The younger affected individual (Patient DMJD-1846-3) is a 2.5-year-old male patient delivered by caesarean section. He was admitted to neonatal intensive care unit for 3 days to stabilize his condition due to tachypnea. Neonatal period and early infancy were unremarkable. Focal seizures with secondary generalization developed at the age of 4 months controlled on valproate. Delayed milestones of development were evident and intensive physical and stimulation therapy were started at the age of 9 months. Recurrent myoclonic fits appeared at the age of 1 year and a second drug therapy with levetiracetam was introduced. On examination, the patient had general appearance less severe than his affected sister. He could sit with support, was unable to use his hands, had prominent autistic features and grinding movement and could vocalize without words. His weight was 14kg (SD+0.5), height was 85cm (SD−0.8) and head circumference 45cm (SD−3). His faces showed long straight eyebrows, broad prominent nasal root, straight palpebral fissures, strabismus, long flat philtrum, V-shaped upper lip with prominent vermilion and posteriorly rotated large ears. Neurologically, mild axial hypotonia, symmetric limbs hypertonia and brisk reflexes were present. Sensation was intact and no history of vasomotor instability or unexplained fever. Similarly, all investigations were irrelevant, fundoscopic examination of both eyes was normal and EEG showed right centro-temporal spikes with tendency towards generalization.
MRI was obtained on all children. Non-contrast head CT was additionally available in half of the children. T1/T2 axial MRI sequences show thickening and shortening of the midbrain on the rostro-caudal axis with a poorly defined junction between the diencephalon and the mesencephalon. Abnormal morphology of both the ventral as well as dorsal aspects of the midbrain was noted. The contour of the midbrain in transverse section exhibited a unique and distorted pattern, with an enlarged dorso-ventral axis and a deeper than normal interpeduncular fossa (Figs 2 and and3).3). This fossa or cleft is contiguous with the third ventricle, and appears to represent a dorsal displacement of the caudal and posterior third ventricle. We propose the term ‘butterfly sign’ to describe the characteristically abnormal appearance of the DMJ in these six patients, which appears to be unique from any previously reported condition. On coronal sections, merger was noted between the midbrain and thalami as well as extension of the third ventricle into the midbrain. Rare and mostly supratentorial calcifications are seen on CT on both affected siblings of Family DMJ-1592 (data not shown).
Massively enlarged lateral ventricles were appreciated in both affected individuals from Family DMJD-1825 (Fig. 2). Both patients also displayed near complete absence of the corpus callosum, and therefore the ventriculomegaly might be more likely not to be due to aqueductal stenosis but rather abnormal white matter development (so-called ‘colpocephaly‘). Furthermore, the cerebral aqueduct appeared patent, arguing against obstructive hydrocephalus. Corpus callosal hypoplasia was also observed, albeit to a much less extent in the other four affected children presented here. In all six cases, the fourth ventricle was normal in size, and in Patient DMJD-1825-1 there was cerebellar vermis counter-clockwise rotation and hypoplasia.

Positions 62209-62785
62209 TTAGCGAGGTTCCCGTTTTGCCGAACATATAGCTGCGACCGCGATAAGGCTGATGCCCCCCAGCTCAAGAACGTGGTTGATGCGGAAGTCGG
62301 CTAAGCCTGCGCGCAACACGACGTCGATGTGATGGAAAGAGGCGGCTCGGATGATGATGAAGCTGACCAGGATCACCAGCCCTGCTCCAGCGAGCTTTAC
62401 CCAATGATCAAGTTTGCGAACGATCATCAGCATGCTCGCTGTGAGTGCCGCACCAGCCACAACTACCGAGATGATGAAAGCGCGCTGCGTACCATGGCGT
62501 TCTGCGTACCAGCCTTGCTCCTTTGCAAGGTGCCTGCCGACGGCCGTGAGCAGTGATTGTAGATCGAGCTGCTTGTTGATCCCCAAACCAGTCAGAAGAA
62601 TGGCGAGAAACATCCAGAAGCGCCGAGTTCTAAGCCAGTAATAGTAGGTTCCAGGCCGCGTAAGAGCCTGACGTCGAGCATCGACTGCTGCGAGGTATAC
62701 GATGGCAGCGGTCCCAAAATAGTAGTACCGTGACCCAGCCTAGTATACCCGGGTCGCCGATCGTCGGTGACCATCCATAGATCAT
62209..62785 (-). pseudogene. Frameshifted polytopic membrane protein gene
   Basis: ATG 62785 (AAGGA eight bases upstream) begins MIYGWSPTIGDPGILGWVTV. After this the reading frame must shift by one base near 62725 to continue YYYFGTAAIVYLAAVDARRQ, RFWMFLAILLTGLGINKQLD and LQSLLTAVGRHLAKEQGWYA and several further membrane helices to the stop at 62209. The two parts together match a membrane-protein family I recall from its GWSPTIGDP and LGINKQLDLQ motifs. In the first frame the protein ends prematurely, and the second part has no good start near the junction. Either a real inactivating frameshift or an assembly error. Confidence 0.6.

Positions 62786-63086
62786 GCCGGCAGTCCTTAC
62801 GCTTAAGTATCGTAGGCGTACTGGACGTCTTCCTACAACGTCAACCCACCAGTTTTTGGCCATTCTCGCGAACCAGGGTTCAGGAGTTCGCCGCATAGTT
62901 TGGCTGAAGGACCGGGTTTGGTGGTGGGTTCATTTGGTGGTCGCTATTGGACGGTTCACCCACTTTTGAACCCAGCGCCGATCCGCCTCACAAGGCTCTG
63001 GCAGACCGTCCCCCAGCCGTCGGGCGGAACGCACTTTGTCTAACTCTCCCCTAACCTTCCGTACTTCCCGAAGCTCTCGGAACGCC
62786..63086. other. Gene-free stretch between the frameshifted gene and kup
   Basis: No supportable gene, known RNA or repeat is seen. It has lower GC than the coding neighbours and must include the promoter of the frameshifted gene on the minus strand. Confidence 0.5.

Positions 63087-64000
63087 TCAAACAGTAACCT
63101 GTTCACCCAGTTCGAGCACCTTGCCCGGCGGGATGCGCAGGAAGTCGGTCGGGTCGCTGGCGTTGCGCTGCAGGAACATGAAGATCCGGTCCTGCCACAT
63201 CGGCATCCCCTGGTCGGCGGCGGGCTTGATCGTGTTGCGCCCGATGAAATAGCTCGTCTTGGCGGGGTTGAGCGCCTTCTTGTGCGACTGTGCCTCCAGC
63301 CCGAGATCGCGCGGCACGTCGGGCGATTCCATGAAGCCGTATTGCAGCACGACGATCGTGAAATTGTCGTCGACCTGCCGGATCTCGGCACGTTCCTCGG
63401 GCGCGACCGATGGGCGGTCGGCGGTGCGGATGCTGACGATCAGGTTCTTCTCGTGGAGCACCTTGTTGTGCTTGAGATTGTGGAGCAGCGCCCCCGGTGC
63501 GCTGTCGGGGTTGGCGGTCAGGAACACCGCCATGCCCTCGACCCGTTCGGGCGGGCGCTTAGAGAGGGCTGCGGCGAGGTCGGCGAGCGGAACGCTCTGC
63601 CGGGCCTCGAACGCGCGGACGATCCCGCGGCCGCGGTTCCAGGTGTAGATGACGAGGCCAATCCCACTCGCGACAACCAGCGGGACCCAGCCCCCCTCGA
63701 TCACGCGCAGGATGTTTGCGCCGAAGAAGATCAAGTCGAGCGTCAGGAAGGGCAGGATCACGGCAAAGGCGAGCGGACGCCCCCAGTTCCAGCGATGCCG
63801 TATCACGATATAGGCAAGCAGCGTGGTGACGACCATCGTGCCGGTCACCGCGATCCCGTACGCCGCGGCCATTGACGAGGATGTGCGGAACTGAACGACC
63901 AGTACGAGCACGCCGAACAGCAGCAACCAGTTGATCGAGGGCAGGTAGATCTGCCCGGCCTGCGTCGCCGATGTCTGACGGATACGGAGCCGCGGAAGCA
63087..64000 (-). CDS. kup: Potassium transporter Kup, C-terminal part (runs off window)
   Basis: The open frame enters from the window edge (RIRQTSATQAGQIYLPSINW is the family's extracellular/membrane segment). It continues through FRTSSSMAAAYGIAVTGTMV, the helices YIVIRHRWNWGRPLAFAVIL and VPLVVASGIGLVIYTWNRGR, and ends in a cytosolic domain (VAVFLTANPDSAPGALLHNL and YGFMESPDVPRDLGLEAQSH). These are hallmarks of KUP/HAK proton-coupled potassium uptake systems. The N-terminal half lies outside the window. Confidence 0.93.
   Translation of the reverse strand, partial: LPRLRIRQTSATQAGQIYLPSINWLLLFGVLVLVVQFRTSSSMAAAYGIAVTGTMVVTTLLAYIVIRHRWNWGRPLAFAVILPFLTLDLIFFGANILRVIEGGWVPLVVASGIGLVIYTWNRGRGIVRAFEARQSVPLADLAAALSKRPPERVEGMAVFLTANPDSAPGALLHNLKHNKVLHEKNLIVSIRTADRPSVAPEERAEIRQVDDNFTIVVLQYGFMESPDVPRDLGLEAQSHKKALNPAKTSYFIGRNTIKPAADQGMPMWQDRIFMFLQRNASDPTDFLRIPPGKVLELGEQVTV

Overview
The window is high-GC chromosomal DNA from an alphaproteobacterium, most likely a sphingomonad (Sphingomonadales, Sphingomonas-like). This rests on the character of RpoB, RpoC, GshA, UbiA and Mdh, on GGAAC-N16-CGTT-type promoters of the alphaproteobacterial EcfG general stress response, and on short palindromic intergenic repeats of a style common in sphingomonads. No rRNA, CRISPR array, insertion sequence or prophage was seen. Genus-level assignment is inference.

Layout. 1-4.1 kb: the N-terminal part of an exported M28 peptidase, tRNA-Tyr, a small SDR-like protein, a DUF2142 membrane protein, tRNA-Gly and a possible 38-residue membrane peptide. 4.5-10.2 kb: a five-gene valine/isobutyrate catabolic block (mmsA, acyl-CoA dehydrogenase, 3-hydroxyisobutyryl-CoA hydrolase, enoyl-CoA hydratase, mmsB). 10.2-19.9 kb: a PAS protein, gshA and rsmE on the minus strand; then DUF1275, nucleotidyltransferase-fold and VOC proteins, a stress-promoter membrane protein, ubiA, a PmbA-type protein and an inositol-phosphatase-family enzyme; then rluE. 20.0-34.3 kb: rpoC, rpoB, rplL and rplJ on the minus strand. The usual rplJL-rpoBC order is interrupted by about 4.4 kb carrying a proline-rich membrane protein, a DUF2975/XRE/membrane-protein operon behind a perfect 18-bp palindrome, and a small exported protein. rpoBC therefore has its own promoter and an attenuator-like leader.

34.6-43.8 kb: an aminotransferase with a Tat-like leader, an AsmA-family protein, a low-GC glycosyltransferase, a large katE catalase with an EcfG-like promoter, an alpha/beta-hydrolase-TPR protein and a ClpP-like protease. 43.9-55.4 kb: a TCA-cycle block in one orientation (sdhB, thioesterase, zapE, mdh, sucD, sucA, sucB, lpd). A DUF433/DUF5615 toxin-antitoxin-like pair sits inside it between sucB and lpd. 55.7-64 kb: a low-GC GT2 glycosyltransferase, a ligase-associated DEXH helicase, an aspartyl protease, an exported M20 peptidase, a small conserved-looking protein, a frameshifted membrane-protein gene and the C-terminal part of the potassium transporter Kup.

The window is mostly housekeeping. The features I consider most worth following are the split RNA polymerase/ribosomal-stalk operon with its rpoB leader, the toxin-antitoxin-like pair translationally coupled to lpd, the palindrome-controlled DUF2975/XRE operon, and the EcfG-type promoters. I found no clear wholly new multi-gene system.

Surface reconstruction of both the brainstem (Fig. 4) as well as the cortex was performed. No areas of cortical migrational abnormalities such as polymicrogyria or lissencephaly were noted on review of the cortical surface reconstruction images. Volumetric analysis was performed in Family DMJD-1592. Brainstem volume was estimated at 32.405 cm3 (123.5% of healthy control) and the total cortical volume was 559.21 cm3 (61.4% of healthy control), compared with the National Institutes of Health MRI study (BDCG, 2012).
The neuroanatomy at the level of DMJ was further delineated in two patients from Family DMJD-1592 including diffusion tensor imaging to generate fractional anisotropy maps (Fig. 5). On axial images, severely reduced axonal volume in all the major cortical descending pathways was evident. Most notable was at the level of the pons, where the vertically oriented medial lemniscus tract and the horizontally oriented pontine crossing track were visible. The corticopontine/corticospinal tract, which is usually well demarcated in the anterior part of the pons and evident in control images, was completely absent in both affected individuals, and region of interest mapping failed to delineate its course at levels below the insula. This observation suggests a defect in axonal pathfinding. It was not possible to differentiate between a complete absence of the corticopontine/corticospinal tract from the level of the cerebral cortex versus premature termination within the internal capsule.
In this study, we describe six familial cases of a novel malformation at the DMJ in three consanguineous Egyptian families. None of the three families are related to one another, according to our knowledge, but we cannot exclude a common shared ancestor or founder mutation. It is likely that these three families depict a novel developmental brain disorder not previously classified. Although we propose that the affected individuals in these families are likely to have the same unique condition, there are some differences in the degree of ventriculomegaly, with Family DMJD-1825 showing dramatic ventriculomegaly not observed in either of the other two families. Therefore, at this time, it remains a possibility that these represent genetically distinct diseases with a similar unique brainstem malformation.